Is Blue Buffalo a quality dog food?

asked 2014-12-10 12:38:31 -0600

Lately I've read some scary info on leading brands of dog food that are poor quality and can cause health issues. I've recently switched my Corgi from Iams to Blue Buffalo and hope I made a smart choice. Does any one feed their dog Blue Buffalo and what is the quality compared to Iams the previous food I fed her?

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Thanks for everyone's comments. I feel much better now about the new food and will use Dog Food Adviser for research.

Vicki G.'s profile image Vicki G.  ( 2014-12-10 19:05:24 -0600 ) edit

10 Answers

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answered 2014-12-26 08:23:32 -0600

Blue is a good food, but I think it is overrated. I feed my dogs Taste of the wild which is a little cheaper and I think a better food. The makers of Taste of the wild also make the Kirkland brands for Costco. Natures Domain is almost identical to Taste of the wild at a 40% discount. A couple of minor changes to the ingredients. You can switch between Taste of the wild and Natures Domain if you just can not get to Costco.

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Awesome! I didn't know they made the Kirkland stuff! I've used both and have always really liked the Taste of the Wild foods (or rather, my dogs all have), so that's pretty cool.

Laura R.'s profile image Laura R.  ( 2014-12-26 10:57:08 -0600 ) edit

Just so everyone knows Taste of the Wild food is made by Diamond. Diamond makes Blue Buffalo. So they are made in the same factory. I don’t personally recommend Blue Buffalos to any clients/family because Blue Buffalo / Diamond is notorious for having recalls and unsanitary processing facilities.

Albert L.'s profile image Albert L.  ( 2018-01-14 12:55:33 -0600 ) edit

Blue Buffalo is not owned by Diamond. They're owned by General Mills.

To C.'s profile image To C.  ( 2018-07-02 22:48:21 -0600 ) edit
answered 2014-12-10 14:02:43 -0600

I used to feed my dogs Blue Buffalo and it is a better than average dog food. I did find it expensive and when I adopted a third dog and took on two fosters, I also switched to Costco's Nature's Domain.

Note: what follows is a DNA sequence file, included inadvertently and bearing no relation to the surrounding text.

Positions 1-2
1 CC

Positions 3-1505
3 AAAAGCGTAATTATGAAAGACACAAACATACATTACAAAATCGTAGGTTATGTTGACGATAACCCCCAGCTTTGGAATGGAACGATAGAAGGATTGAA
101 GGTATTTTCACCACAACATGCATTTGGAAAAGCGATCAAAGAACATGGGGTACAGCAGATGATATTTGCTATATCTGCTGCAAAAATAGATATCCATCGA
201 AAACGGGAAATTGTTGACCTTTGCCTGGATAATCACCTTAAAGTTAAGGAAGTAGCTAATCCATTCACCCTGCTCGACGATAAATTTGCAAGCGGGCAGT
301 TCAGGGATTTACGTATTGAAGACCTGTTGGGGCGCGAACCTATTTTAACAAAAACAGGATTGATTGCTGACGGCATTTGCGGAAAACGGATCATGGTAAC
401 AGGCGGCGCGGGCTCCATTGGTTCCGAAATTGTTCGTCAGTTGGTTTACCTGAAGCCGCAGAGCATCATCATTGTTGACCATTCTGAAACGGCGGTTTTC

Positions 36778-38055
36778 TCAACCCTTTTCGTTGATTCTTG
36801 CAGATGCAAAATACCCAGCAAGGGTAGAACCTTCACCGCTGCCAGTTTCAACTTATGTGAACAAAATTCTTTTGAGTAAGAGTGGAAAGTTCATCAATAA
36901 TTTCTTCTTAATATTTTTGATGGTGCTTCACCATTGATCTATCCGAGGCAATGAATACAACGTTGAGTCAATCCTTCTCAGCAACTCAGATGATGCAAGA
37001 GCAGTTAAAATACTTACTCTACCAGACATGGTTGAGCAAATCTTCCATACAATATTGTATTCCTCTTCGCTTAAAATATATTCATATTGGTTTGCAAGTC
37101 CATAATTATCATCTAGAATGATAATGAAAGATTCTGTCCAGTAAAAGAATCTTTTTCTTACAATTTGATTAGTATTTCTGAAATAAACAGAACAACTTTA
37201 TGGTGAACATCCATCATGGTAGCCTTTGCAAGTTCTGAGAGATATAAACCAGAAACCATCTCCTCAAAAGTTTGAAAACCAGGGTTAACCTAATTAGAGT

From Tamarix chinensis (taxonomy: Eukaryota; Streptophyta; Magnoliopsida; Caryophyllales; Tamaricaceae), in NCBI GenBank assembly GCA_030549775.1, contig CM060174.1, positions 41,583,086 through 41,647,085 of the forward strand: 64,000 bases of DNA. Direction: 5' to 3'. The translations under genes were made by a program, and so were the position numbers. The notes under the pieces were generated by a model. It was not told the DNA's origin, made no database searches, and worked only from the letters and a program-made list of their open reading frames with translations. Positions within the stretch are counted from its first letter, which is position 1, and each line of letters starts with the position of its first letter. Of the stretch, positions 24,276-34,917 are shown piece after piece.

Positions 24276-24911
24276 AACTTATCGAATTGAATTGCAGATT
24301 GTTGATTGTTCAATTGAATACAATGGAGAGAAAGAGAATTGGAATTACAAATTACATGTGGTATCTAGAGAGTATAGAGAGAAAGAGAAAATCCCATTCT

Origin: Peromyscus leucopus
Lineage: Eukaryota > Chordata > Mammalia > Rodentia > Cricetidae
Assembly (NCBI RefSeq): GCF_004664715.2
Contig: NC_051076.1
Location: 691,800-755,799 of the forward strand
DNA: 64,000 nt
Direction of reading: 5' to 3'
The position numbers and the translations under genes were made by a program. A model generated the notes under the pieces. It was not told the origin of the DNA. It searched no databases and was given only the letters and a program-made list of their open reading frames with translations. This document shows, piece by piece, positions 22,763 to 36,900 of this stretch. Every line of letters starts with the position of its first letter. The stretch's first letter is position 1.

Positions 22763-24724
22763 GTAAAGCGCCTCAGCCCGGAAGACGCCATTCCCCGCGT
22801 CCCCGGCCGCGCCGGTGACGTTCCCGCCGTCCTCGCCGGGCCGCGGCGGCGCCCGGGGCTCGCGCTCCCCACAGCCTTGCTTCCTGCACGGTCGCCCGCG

Here is a great resource for Dog Food choices.


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The dogfoodadvisor site is my Bible. I carry a list of all the dry 5-star brands, whenever I think about changing. We're on Merrick Texas Beef Grain Free these days.

Karen R.'s profile image Karen R.  ( 2014-12-10 18:46:09 -0600 ) edit
answered 2014-12-10 14:50:00 -0600

Here is a great blog post on Rover's Daily Treat Blog about the secret ingredients in dog food: http://www.rover.com/blog/the-truth-a...

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answered 2014-12-11 01:05:08 -0600

I agree with everyone. Iams to Blue is a huge improvement. There is lots of false rumors but some true. Do your research. Ask advice. And be careful which sites you use for your research. I also like http://dogfoodadvisor.com Personally I switched to Blue grain free cuz my puppy has loose stools on regular Blue sm. Breed puppy. Now she doesn't. I didn't see the need for grain free but now I do. All dogs are Different and you need to see what works for each one.

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answered 2014-12-10 17:56:32 -0600

Blue is one of the best foods! Switching to that from Iams is day and night. I second Jessica - read the rover link about dog food and how to choose a good one. I hope you switched the food gradually over a week-long period, by the way, to avoid her stomach being upset.

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answered 2014-12-16 10:13:48 -0600

I've subscribed to Whole Dog Journal since they first came out. They don't allow ads in their publ'n., so it's always impartial. Once a year, they put out their dry dog food review and show most prominent cos. that fit their criteria. Certainly Blue is on the list, but so are many others. None are inexpensive, but some are more reasonable than others, and they're big proponents of mixing it up. I could mail you a copy of this year's review if you want to email me your address. I'm at "emailnancycohen@gmail.com". They also explain how they arrive at their conclusions, and how you can make your own decision(s).

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answered 2017-02-25 10:40:10 -0600

As a vet tech I've had the opportunity to hear vets opinions about Blue buffalo dog food. Most vets do not recommend it because it is not consistent. They are a brand that is known to change ingredients and and not label the changes. Dogs with food allergies can suffer from this problem. The top 5 brands are Hills, Royal Canin, Iams, Purina pro plan, and Science diet.